Torque value for wheel nuts - Fiberglass RV


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Old 04-13-2013, 05:52 AM   #1
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Torque value for wheel nuts

Shot in the dark here.

Bought new tires yesterday for the Scamp. I took the tires in for mounting and balancing and put them on the trailer myself last night. Hummm... wonder what the torque value is? I've got Corvette Rally wheels on the trailer and over at the Corvette Forum, they say anything between 50 and 75 ft. lbs. That's quite a range!

If no one KNOWS, I'll go down to Bob Brown's (where I bought the wheels) and ask.. but, shoot... there's so many knowledgable folks here... I thought I'd ask!

BTW, I did check at the Dexter Axle site... this is what THEY say:

Tip #2: Check wheel fastener torque frequently. Each time a wheel is removed and re-mounted, the lug nuts should be checked and re-tightened after ten (10) miles, twenty five (25) miles and fifty (50) miles and periodically thereafter.

Tip #3: Use the proper wheel fastener and torque range as specified by the wheel manufacturer. Excessive torque can permanently damage the wheel while insufficient torque can result in stud failure.

Thanks group
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Old 04-13-2013, 06:40 AM   #2
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[url]http://www.cerka.ca/catalog/torque.asp....Hopefully, it helps. In my case I would ask the shop where I buy the new rims/tires and following manufacturer's specs if I buy a new trailer.
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Old 04-13-2013, 06:42 AM   #3
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Trailer Wheel Torque Requirements
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Old 04-13-2013, 06:52 AM   #4
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Thanks Randy for the information. I think I'll go to Bob's today. It's not that far from home and I know I don't want to ruin the wheels. This time, I'm going to WRITE DOWN THE INFO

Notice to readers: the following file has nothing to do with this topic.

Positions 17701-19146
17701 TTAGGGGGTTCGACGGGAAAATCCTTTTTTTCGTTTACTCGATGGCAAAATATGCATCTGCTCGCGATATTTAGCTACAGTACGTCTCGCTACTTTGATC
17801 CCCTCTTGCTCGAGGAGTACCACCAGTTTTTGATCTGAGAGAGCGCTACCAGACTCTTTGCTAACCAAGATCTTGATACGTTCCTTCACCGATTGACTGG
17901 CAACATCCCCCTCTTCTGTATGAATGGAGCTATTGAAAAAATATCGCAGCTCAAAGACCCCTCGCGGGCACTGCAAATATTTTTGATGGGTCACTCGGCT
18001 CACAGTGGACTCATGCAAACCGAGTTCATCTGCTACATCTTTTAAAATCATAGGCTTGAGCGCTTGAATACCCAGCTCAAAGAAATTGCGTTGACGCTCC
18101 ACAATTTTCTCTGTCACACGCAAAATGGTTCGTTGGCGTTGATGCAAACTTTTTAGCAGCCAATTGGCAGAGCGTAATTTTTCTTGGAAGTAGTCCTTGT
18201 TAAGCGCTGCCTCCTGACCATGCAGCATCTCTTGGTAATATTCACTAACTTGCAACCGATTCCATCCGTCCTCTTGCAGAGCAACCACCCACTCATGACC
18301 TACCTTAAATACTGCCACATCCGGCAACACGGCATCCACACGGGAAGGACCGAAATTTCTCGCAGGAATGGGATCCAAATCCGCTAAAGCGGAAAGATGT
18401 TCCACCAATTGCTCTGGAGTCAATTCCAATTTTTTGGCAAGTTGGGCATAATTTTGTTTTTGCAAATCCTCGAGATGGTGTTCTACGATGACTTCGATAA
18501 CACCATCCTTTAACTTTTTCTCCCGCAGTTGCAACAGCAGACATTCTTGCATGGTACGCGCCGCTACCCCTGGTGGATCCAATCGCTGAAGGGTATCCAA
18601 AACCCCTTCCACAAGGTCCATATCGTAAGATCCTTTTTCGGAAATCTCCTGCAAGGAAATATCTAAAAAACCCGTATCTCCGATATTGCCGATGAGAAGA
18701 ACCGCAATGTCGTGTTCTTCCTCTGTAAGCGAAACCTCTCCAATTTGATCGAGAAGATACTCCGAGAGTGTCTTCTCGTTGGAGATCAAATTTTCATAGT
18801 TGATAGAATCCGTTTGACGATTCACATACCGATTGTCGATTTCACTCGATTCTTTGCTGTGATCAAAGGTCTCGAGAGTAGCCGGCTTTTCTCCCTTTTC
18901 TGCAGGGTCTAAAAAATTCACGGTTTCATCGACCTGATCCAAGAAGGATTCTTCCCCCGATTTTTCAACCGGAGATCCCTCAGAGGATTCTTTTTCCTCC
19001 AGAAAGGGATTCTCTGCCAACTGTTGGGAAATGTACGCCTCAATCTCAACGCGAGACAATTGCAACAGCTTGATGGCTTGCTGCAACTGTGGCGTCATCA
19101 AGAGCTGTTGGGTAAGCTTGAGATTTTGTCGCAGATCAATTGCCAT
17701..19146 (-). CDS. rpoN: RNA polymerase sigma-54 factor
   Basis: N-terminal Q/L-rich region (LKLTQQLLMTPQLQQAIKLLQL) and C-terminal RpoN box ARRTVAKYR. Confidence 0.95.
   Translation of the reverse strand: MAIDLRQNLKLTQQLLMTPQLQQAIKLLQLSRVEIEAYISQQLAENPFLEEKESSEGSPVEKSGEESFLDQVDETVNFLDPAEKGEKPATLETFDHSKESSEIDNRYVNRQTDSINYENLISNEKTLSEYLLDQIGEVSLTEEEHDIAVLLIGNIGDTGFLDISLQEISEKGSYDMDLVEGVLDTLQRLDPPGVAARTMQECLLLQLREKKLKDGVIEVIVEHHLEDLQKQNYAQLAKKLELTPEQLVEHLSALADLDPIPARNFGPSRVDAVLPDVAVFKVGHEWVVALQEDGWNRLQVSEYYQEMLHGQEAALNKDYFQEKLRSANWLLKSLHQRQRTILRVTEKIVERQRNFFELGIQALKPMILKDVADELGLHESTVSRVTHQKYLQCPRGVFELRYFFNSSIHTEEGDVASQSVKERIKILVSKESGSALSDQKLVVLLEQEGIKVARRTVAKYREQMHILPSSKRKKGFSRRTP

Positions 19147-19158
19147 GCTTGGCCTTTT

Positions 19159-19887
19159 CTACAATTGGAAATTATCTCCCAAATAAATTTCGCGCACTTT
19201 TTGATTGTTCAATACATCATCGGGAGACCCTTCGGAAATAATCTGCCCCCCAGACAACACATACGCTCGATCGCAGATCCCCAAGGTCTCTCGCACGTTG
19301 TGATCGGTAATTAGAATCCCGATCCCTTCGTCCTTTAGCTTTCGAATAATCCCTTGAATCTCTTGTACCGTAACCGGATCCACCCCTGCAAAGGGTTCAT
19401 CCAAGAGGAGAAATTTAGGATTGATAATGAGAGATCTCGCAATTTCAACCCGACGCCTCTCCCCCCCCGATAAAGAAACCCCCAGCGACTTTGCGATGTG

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Old 04-13-2013, 07:12 AM   #5
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Something I found out when I was restoring my Metros is there is a dry torque and a wet torque. Typically its a no no to in some cases to lubricate the thread because when you tighten the nuts you can apply more force and cinch them up tighter then had you been working on raw surface to surface metals and actually stretch the metal. I have had one AAA guy curse a blue streak because someone put on my passenger tire too tight and he couldnt get it off with his tool. Fortunately I had one of the portable 12vdc impact wrenches which took it right off. He said they're not allowed to use them as they could damage the threads if they tightened it too much and I said in this case we are taking them off so we are fine. You can knock yourself out Googling dry torque vs wet torque. Not trying to open up a can of worms here but just throwing out some info as Donna and others see that there are charts for a reason. I see Randy's chart didn't mention it. I bet there are a lot of true mechanics that can add their expertise to this conversation. Although I have several torque wrenches I have never used them on tires. Guess its an old days just tighten them down good and a 1/4 pinch more JMHO.
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Old 04-13-2013, 07:33 AM   #6
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Good points Mike. I was taught years ago to never lube threads on wheels... except the spindle. Seems to me I've always used a torque wrench on the wheels. Some days I feel stronger than others and using that wrench it's the same tightness every single time. BTW: I bought the tires two weeks in advance of a trip because once... and just once... a fresh tire was improperly mounted around the bead and was flat in 12 hours. That taught me to buy a bit in advance, rather than being stranded along side the road with a flat on a new tire (discounting all other factors).

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Old 04-13-2013, 07:41 AM   #7
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Good idea on buying and testing early. I am guilty of buying spares and then they just sit around til I need them. In the old days on cars with full tires I would rotate the spare but now I have one of those wanna-be tires that fits in your glove box. I do rotate every 6K since its free for me and I take advantage of it. "I will test my egg spare now".